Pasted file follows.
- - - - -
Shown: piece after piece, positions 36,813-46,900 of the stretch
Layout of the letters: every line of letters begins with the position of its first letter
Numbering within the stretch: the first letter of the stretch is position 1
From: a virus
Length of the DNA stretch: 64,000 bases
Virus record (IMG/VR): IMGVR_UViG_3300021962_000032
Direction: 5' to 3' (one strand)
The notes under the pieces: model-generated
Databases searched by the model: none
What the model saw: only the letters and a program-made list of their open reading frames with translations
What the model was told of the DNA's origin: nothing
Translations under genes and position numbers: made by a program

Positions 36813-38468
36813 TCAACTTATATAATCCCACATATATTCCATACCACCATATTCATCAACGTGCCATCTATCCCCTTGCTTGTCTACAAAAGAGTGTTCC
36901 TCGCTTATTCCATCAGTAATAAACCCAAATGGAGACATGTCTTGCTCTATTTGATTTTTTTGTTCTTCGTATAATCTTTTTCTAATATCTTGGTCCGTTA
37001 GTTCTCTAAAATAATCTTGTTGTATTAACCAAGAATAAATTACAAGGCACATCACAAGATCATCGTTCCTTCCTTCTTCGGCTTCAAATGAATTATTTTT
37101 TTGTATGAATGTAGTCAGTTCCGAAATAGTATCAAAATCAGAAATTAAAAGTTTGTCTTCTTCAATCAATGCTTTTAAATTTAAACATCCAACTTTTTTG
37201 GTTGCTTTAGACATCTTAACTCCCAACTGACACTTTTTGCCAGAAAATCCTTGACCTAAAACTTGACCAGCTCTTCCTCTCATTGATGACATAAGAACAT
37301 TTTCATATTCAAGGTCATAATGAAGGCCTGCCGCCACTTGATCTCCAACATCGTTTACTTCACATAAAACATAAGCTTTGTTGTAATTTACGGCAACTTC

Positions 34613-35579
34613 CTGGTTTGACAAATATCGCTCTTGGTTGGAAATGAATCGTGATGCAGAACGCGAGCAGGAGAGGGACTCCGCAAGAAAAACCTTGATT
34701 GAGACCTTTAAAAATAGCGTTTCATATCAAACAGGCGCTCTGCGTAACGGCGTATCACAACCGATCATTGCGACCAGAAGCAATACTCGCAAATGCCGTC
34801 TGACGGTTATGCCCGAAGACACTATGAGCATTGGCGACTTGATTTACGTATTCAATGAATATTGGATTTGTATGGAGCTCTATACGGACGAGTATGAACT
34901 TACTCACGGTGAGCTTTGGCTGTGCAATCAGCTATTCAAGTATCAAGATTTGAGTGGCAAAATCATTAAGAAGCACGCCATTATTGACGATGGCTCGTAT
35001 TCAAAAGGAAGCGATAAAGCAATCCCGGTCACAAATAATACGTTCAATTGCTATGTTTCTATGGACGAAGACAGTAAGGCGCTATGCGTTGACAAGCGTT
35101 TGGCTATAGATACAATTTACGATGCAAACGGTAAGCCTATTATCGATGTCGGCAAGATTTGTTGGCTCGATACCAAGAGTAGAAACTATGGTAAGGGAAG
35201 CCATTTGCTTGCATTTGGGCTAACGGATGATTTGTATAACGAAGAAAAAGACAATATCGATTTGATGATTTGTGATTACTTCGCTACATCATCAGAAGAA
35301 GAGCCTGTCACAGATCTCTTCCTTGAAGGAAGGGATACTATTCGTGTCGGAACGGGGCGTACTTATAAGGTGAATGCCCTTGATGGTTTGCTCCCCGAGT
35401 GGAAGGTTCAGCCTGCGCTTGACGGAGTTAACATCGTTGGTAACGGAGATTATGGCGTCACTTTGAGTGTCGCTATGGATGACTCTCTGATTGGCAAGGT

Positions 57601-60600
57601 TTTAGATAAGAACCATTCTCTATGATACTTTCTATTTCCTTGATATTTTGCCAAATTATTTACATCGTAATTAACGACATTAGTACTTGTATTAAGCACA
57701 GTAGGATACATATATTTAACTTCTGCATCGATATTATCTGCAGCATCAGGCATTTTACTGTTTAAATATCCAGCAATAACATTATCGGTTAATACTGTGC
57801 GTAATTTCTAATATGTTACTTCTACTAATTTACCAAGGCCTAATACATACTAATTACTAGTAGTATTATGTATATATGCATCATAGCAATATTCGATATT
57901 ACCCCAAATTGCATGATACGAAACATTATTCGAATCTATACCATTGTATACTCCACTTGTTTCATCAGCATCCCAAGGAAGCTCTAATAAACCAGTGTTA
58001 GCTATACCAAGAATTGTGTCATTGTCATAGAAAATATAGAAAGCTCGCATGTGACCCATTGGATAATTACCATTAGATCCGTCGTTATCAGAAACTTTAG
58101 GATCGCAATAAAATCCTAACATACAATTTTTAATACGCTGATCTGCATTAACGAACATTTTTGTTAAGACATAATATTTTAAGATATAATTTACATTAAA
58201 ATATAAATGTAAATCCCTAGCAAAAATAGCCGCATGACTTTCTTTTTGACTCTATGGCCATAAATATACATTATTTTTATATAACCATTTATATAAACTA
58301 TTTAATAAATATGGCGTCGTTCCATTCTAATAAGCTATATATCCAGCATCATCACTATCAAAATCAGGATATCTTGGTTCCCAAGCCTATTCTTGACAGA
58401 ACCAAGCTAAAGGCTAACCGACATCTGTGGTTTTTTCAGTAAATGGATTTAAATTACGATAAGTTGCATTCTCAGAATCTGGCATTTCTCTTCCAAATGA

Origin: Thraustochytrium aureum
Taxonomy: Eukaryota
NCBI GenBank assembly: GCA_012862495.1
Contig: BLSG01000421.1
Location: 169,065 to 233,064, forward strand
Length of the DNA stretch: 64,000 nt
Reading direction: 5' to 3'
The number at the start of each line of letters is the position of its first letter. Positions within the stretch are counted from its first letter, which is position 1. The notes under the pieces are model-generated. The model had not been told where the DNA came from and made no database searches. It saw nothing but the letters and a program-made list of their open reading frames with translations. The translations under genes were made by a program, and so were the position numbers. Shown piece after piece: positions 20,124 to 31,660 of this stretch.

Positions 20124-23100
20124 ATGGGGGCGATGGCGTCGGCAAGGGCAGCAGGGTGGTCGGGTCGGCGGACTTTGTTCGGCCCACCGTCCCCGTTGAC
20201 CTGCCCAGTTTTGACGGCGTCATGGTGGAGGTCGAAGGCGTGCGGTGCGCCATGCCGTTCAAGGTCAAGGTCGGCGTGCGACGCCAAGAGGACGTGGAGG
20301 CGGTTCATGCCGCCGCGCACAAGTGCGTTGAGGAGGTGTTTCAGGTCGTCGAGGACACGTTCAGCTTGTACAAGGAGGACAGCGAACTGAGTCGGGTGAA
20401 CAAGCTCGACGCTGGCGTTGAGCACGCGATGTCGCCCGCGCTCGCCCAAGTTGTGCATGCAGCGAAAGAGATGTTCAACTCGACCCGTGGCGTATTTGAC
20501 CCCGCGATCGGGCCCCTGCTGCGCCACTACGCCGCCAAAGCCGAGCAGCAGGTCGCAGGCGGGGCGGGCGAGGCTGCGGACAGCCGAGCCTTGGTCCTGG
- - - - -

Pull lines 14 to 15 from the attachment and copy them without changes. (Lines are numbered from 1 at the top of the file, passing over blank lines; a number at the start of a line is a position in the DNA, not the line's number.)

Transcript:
36813 TCAACTTATATAATCCCACATATATTCCATACCACCATATTCATCAACGTGCCATCTATCCCCTTGCTTGTCTACAAAAGAGTGTTCC
36901 TCGCTTATTCCATCAGTAATAAACCCAAATGGAGACATGTCTTGCTCTATTTGATTTTTTTGTTCTTCGTATAATCTTTTTCTAATATCTTGGTCCGTTA